Photo of Danilo I, Prince of Montenegro

8. Danilo I, Prince of Montenegro (1826 - 1860)

With an HPI of 58.67, Danilo I, Prince of Montenegro is the 8th most famous Montenegrin Politician.  His biography has been translated into 24 different languages.

Danilo I Petrović-Njegoš (Serbian Cyrillic: Данило I Петровић-Његош; 25 May 1826 – 13 August 1860) was the ruling Prince of Montenegro from 1851 to 1860. The beginning of his reign marked the transition of Montenegro from an archaic form of government (Prince-Bishopric) into a secular Principality.He became involved in a war with the Ottoman Empire in 1852, the Porte claiming jurisdiction in Montenegro, and the boundaries between the two countries were not defined until 1858. Danilo, with the help of his elder brother, Voivode Mirko, defeated the Ottomans at Ostrog in 1853 and in the Battle of Grahovac in 1858. The town of Danilovgrad is named after him.

Photo of George, Crown Prince of Serbia

9. George, Crown Prince of Serbia (1887 - 1972)

With an HPI of 57.90, George, Crown Prince of Serbia is the 9th most famous Montenegrin Politician.  His biography has been translated into 19 different languages.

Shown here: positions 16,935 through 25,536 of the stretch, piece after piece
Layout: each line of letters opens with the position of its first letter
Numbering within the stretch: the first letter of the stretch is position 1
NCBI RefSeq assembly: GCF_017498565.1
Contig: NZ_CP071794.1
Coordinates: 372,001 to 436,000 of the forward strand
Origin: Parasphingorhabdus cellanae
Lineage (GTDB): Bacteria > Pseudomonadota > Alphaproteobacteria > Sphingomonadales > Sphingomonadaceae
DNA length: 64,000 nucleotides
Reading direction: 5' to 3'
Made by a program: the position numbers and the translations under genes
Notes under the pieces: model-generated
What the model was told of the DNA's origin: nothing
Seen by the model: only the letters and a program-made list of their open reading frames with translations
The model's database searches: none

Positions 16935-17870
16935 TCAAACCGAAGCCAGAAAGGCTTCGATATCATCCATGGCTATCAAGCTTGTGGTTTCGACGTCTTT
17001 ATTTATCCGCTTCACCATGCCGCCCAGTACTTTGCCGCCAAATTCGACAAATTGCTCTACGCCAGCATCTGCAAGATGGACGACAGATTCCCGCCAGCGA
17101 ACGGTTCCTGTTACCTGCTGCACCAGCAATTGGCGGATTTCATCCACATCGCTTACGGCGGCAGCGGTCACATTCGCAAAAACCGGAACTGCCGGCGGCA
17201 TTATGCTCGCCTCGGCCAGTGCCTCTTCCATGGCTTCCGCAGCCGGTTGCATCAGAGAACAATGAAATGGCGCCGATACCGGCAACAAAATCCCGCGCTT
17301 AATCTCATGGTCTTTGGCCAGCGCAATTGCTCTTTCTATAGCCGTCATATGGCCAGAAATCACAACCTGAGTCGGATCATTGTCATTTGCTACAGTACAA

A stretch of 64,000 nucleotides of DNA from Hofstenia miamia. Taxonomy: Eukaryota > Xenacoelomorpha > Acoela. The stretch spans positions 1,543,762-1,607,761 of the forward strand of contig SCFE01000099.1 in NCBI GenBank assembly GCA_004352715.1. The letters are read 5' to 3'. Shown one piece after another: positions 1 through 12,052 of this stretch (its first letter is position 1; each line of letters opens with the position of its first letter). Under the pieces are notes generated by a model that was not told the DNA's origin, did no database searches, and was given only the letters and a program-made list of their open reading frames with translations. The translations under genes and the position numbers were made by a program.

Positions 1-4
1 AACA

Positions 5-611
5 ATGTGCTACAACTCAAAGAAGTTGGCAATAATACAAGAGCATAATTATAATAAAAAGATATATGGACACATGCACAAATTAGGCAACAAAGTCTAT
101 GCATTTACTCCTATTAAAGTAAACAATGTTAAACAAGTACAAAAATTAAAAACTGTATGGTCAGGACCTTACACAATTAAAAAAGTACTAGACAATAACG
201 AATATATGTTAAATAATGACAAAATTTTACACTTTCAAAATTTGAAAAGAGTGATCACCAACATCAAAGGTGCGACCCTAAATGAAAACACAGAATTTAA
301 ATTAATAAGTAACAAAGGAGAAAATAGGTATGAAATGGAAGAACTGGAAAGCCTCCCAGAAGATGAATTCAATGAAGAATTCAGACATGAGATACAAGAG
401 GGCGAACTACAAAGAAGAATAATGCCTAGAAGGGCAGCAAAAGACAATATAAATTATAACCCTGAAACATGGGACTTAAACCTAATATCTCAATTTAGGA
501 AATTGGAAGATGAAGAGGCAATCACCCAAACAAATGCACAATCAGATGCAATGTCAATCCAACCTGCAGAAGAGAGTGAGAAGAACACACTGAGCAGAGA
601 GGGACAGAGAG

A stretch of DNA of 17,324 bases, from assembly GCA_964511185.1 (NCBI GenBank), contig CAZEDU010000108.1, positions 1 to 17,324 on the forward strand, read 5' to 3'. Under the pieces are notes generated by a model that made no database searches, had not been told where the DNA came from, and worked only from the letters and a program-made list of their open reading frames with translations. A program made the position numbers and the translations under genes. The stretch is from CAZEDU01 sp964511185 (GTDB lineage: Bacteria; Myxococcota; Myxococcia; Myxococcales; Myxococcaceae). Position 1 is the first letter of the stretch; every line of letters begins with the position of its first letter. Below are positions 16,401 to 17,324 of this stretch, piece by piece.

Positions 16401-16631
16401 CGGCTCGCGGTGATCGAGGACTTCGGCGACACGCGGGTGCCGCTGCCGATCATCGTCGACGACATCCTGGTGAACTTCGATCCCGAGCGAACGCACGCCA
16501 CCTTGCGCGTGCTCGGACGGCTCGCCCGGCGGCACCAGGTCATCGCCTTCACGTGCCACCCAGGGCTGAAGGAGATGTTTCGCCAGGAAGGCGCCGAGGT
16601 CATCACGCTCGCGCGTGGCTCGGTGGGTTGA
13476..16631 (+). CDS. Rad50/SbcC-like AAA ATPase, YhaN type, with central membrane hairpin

George, Crown Prince of Serbia (Serbian: Ђорђе Карађорђевић / Đorđe Karađorđević; 8 September (O.S. 27 August) 1887 – 17 October 1972), was a Serbian prince, the eldest son of King Peter I and Zorka of Montenegro. He was the older brother of King Alexander I of Yugoslavia. In 1909, Crown Prince George killed his servant, and following a negative campaign in the press, he was compelled to give up his claim to the throne. He later served with distinction in the army, was severely wounded during the First World War, and thereby became popular in the country, which aroused the alarm of his younger brother. In 1925, his brother, the King, had him arrested, declared insane, and locked in an asylum. He remained confined there for nearly two decades, until released by the German occupying force during World War II. After that war ended, he was the only member of the royal family not to be sent into exile and declared an enemy of the state.

Photo of Danilo, Crown Prince of Montenegro